Robert Mueller returns to private practice

Robert Mueller, the former special counsel who oversaw a two-year probe into Russian interference in the 2016 U.S. election to help Donald Trump become president, is returning to his old law firm.
Mueller, 75, is rejoining WilmerHale as a partner focused on high-profile investigations and crisis management, similar to his work prior to becoming special counsel, the law firm said on Tuesday.
Two other lawyers who left WilmerHale to work in the special counsel's office, James Quarles and Aaron Zebley, are also returning, as partners. The law firm has about 1,000 lawyers.
"It was an honor to serve as special counsel," Mueller said in a statement provided by the firm. "I look forward to resuming my private practice."
Mueller was a WilmerHale partner in Washington for three years before his May 2017 appointment as special counsel, and had been a partner at a predecessor firm in the mid-1990s.
He was also FBI director from 2001 to 2013, becoming that agency's longest-serving director other than J. Edgar Hoover.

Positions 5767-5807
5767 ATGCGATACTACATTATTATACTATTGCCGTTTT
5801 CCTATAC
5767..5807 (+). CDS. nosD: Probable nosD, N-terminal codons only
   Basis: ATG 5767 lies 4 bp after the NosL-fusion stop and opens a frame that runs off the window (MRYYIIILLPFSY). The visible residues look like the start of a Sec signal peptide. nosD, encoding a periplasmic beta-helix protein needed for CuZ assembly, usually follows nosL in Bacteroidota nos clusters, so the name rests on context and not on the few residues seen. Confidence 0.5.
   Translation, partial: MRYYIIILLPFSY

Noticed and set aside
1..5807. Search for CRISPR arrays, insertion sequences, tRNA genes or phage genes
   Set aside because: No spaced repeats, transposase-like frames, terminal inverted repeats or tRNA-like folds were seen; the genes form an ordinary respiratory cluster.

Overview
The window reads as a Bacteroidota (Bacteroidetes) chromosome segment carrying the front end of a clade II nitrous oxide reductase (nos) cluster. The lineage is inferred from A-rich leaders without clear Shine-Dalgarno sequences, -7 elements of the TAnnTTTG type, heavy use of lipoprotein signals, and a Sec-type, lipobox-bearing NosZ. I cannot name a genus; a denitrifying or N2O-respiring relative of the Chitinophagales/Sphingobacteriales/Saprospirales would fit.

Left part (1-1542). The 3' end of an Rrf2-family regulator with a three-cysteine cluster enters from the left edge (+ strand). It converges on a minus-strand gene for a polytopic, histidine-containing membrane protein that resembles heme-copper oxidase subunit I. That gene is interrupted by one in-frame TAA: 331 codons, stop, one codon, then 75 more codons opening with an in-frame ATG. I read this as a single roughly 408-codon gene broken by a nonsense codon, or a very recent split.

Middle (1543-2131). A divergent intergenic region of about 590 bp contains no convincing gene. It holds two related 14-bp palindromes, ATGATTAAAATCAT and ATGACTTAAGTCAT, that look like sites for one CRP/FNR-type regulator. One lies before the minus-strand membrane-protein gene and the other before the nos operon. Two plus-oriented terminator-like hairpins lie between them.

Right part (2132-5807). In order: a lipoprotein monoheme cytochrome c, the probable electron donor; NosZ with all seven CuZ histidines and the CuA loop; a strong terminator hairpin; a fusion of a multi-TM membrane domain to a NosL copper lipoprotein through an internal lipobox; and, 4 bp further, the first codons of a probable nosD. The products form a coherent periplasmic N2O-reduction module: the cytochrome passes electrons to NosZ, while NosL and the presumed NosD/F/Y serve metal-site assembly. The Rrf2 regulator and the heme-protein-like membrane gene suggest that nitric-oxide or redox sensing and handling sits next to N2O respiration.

Mueller spent 22 months investigating what he concluded was "sweeping" Russian interference in the 2016 election, and told Congress on July 24 that Russia would keep trying to interfere in U.S. elections.
"They're doing it as we sit here," Mueller said, "and they expect to do it during the next campaign."
The probe also focused on Trump's alleged efforts to impede the inquiry.
While the president said a special counsel report released in April was a "complete and total exoneration" of him, Mueller did not reach a conclusion on whether Trump committed the crime of obstruction of justice.
The report also said Mueller found insufficient evidence to establish that Trump and his campaign had engaged in a criminal conspiracy with Russia.
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